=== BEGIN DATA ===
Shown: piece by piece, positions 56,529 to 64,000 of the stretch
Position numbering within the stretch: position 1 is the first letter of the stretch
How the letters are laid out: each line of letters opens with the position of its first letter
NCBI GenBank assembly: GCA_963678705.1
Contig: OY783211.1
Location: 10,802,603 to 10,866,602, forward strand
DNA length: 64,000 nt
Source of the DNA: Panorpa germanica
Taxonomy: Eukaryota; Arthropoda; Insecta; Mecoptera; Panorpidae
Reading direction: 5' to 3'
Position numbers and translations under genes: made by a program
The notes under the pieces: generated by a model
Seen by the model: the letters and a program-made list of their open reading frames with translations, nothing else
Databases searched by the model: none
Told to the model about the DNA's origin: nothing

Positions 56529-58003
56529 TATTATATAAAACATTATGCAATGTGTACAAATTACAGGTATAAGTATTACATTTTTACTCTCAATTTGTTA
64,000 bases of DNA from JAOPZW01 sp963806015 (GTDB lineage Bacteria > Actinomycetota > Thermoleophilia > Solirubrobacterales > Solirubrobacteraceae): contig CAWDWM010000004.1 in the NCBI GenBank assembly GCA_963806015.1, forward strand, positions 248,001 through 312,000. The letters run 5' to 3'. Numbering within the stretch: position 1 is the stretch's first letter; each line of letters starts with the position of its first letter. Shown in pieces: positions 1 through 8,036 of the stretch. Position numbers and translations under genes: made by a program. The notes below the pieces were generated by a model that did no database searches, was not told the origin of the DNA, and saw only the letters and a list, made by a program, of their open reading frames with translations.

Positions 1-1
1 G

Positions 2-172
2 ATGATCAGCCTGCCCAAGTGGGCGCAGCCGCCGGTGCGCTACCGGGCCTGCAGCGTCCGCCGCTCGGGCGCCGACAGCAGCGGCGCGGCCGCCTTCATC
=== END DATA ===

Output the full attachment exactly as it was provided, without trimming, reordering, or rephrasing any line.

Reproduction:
Shown: piece by piece, positions 56,529 to 64,000 of the stretch
Position numbering within the stretch: position 1 is the first letter of the stretch
How the letters are laid out: each line of letters opens with the position of its first letter
NCBI GenBank assembly: GCA_963678705.1
Contig: OY783211.1
Location: 10,802,603 to 10,866,602, forward strand
DNA length: 64,000 nt
Source of the DNA: Panorpa germanica
Taxonomy: Eukaryota; Arthropoda; Insecta; Mecoptera; Panorpidae
Reading direction: 5' to 3'
Position numbers and translations under genes: made by a program
The notes under the pieces: generated by a model
Seen by the model: the letters and a program-made list of their open reading frames with translations, nothing else
Databases searched by the model: none
Told to the model about the DNA's origin: nothing

Positions 56529-58003
56529 TATTATATAAAACATTATGCAATGTGTACAAATTACAGGTATAAGTATTACATTTTTACTCTCAATTTGTTA
64,000 bases of DNA from JAOPZW01 sp963806015 (GTDB lineage Bacteria > Actinomycetota > Thermoleophilia > Solirubrobacterales > Solirubrobacteraceae): contig CAWDWM010000004.1 in the NCBI GenBank assembly GCA_963806015.1, forward strand, positions 248,001 through 312,000. The letters run 5' to 3'. Numbering within the stretch: position 1 is the stretch's first letter; each line of letters starts with the position of its first letter. Shown in pieces: positions 1 through 8,036 of the stretch. Position numbers and translations under genes: made by a program. The notes below the pieces were generated by a model that did no database searches, was not told the origin of the DNA, and saw only the letters and a list, made by a program, of their open reading frames with translations.

Positions 1-1
1 G

Positions 2-172
2 ATGATCAGCCTGCCCAAGTGGGCGCAGCCGCCGGTGCGCTACCGGGCCTGCAGCGTCCGCCGCTCGGGCGCCGACAGCAGCGGCGCGGCCGCCTTCATC